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Appl Environ Microbiol. 1999 Aug;65(8):3364-72.

Isolation, characterization, and avenacin sensitivity of a diverse collection of cereal-root-colonizing fungi.

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  • 1The Sainsbury Laboratory, John Innes Centre, Norwich Research Park, Colney, Norwich NR4 7UH, United Kingdom. jonathan.carter@bbsrc.ac.uk

Abstract

A total of 161 fungal isolates were obtained from the surface-sterilized roots of field-grown oat and wheat plants in order to investigate the nature of the root-colonizing fungi supported by these two cereals. Fungi were initially grouped according to their colony morphologies and then were further characterized by ribosomal DNA sequence analysis. The collection contained a wide range of ascomycetes and also some basidiomycete fungi. The fungi were subsequently assessed for their abilities to tolerate and degrade the antifungal oat root saponin, avenacin A-1. Nearly all the fungi obtained from oat roots were avenacin A-1 resistant, while both avenacin-sensitive and avenacin-resistant fungi were isolated from the roots of the non-saponin-producing cereal, wheat. The majority of the avenacin-resistant fungi were able to degrade avenacin A-1. These experiments suggest that avenacin A-1 is likely to influence the development of fungal communities within (and possibly also around) oat roots.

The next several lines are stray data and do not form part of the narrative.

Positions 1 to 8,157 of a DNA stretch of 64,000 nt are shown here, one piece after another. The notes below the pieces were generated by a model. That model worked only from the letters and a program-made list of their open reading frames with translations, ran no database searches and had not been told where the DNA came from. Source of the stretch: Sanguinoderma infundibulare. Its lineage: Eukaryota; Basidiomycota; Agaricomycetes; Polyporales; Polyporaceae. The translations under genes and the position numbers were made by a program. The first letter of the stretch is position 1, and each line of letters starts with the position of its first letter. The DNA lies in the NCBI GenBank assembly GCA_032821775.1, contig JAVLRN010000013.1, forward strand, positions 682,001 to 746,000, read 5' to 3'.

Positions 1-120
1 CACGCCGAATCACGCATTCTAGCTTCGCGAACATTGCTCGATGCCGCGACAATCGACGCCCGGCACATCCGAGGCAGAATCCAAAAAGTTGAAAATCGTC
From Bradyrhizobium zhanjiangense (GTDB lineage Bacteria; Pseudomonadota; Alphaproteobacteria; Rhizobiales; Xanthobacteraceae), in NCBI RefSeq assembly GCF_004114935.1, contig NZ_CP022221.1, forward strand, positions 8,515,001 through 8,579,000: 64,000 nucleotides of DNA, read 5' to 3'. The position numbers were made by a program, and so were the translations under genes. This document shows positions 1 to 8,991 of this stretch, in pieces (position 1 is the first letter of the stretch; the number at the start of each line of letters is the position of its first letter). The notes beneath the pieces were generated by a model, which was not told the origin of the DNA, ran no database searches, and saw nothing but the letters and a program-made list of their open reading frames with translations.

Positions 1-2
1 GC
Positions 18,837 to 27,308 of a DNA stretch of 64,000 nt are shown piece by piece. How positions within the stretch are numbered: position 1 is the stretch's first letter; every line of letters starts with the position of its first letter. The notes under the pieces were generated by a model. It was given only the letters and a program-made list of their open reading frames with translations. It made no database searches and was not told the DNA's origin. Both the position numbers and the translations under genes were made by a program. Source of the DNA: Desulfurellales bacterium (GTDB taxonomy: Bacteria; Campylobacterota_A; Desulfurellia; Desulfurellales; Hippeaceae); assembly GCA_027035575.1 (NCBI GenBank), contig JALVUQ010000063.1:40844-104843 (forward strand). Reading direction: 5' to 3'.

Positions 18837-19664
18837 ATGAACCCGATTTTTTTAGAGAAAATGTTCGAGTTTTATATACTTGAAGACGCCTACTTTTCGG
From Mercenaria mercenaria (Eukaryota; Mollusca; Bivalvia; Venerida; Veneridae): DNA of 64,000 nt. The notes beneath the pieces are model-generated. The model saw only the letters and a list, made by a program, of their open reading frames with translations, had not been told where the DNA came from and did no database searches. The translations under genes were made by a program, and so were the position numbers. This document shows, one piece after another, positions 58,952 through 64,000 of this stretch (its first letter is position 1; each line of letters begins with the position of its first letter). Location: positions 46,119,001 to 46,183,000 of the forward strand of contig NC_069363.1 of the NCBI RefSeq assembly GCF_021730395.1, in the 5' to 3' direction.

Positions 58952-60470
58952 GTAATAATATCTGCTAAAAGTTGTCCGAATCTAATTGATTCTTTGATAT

PMID:
10427021
[PubMed - indexed for MEDLINE]
PMCID:
PMC91506
Free PMC Article
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